It's Not Nuclear Weapons That Need "Modernization," But New START
I'm aware that I'm committing arms-control heresy. But the new START treaty that Presidents Obama and Medvedev signed looks like more trouble than it's worth. To begin with, as Ivan Oelrich and Hans Kristensen reported for the Federation of American Scientists back in June . . .
. . . while the treaty reduces the legal limit for deployed strategic warheads, it doesn't actually reduce the number of warheads. A peculiar counting rule increases the importance of bombers: each bomber counts only as one nuclear bomb although the B-52 can carry 20 nuclear-armed cruise missiles. [Also] the treaty does not require destruction of a single nuclear warhead and actually permits the United States and Russia to deploy almost the same number of strategic warheads that were permitted by the 2002 Moscow Treaty.
Worse, to secure the eight Republican votes needed for ratification by the United States Senate (and in the interest of pork husbandry in general), the Obama administration is requesting $7 billion, a 10 percent increase, in funding for nuclear weapons "modernization" (as the defense world calls it) and stewardship. Typical of Republicans seeking funds for the nuclear-weapons industry is Republican Senator Lamar Alexander of Tennessee. Speaking of work inside Y-12, the facility in his state, as it exists now, he said, "It's like building a Corvette in a Model-T factory."
As if that's not bad enough, as Greg Mello of the Los Alamos Study Group makes clear in a press release, on September 30, "Congress completed action on a Continuing Resolution (CR) to fund the federal government in the new fiscal year (FY), which begins today. The President signed the bill."
What's a continuing resolution? Here's what it means in this instance (apologies for lack of link; can't recall where I found this).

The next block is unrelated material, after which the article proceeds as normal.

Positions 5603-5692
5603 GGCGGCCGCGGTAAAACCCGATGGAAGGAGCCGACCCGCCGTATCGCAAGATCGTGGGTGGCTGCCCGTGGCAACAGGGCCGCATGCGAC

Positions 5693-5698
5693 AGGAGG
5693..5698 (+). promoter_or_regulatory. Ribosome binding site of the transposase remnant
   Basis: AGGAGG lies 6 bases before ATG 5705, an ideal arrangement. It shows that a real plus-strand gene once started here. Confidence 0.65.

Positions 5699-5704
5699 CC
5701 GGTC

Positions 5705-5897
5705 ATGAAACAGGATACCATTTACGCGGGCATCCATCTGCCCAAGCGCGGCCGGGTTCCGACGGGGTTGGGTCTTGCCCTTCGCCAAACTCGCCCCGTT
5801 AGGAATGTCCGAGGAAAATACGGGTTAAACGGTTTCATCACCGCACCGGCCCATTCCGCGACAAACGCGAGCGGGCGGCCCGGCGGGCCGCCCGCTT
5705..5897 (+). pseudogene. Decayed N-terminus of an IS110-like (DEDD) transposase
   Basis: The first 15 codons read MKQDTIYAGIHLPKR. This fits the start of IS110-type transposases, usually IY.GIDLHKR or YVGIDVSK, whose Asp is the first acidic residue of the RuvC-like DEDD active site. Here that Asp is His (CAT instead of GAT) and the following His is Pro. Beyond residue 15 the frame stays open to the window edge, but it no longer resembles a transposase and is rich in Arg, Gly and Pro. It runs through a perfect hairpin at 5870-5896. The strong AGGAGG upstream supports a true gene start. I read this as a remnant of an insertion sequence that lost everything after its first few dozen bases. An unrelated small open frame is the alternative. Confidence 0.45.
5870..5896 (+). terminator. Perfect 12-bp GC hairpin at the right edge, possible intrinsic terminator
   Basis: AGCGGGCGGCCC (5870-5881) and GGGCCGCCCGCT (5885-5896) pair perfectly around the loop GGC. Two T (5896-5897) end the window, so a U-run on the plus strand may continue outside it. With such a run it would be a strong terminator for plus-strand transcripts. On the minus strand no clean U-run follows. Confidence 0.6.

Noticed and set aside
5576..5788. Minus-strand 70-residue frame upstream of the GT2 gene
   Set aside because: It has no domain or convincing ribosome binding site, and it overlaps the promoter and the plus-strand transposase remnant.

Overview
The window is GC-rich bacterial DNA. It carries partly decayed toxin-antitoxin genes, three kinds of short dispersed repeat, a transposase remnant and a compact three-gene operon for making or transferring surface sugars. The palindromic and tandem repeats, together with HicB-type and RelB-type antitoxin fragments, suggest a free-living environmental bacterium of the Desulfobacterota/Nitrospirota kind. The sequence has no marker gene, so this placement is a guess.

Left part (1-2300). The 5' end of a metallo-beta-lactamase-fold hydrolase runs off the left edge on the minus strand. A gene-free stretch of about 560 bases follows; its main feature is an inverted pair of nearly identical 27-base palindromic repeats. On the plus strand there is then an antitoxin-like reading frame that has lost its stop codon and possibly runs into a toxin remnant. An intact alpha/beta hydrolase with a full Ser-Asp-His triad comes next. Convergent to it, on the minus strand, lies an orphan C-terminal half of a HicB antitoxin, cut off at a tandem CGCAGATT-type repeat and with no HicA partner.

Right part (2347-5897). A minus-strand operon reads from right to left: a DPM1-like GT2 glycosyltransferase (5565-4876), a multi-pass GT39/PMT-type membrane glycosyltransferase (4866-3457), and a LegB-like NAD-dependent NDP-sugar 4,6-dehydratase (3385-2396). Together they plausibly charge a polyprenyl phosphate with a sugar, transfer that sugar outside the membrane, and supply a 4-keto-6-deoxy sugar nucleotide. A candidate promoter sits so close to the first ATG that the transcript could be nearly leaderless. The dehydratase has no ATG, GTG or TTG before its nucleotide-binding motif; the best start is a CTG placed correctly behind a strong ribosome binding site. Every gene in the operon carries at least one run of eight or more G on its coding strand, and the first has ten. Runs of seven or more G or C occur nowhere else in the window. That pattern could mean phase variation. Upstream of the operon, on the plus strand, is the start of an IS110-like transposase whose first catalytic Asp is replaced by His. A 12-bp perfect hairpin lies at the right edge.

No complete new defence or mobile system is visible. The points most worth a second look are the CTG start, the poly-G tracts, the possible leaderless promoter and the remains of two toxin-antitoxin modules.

Due to the failure of the Democrat [sure sign it's from a conservative site! -- RW] Congress to enact a single Appropriations bill so far this year to provide funding for Federal Government programs and agencies, a CR will be necessary to continue government operations past the end of the fiscal year, which expire[d] on September 30th. These emergency appropriations last until December 3, by which time Congress must either pass appropriations bills or another CR.
Mello again: "This CR continues funding for federal agencies at the same level as [fiscal year] 2010, with very few exceptions." Among them were some which, even though a CR is intended as essentially a holding pattern, actually received more money. "One of those rare exceptions was an emergency increase in nuclear weapons spending in the National Nuclear Security Administration (NNSA)." He continues (emphasis added):
According to historical data in [the Los Alamos] Study Group files, today's increase [in the case of Los Alamos in New Mexico] is the largest annual increase, in both absolute and percentage terms, since the Manhattan Project. Annual nuclear weapons appropriations in New Mexico [just] increased by about $527 million . . . 84% of the $625 million net overall increase at all the [NNSA] sites.
But an emergency? Again, it's to secure Republican vote for ratification by the Senate which, Mello explains, "the Administration hopes to accomplish prior to seating a new Congress, widely expected to contain fewer members of the President's party." But . . .
To pick this particular emergency priority over nearly all other objectives of government at this time speaks volumes about the priorities of Congress and this Administration. These are not the priorities that would put people to work, provide health care or education, protect the environment, or halt what most ordinary people understand to be a continuing economic decline, with no end in sight.
This is cynicism to the third power: First, calling it an emergency. Second, trading funding to the nuclear-weapons industry for START votes. Third and even worse, turning START into a front -- or more to the point, an engine -- for securing said funding.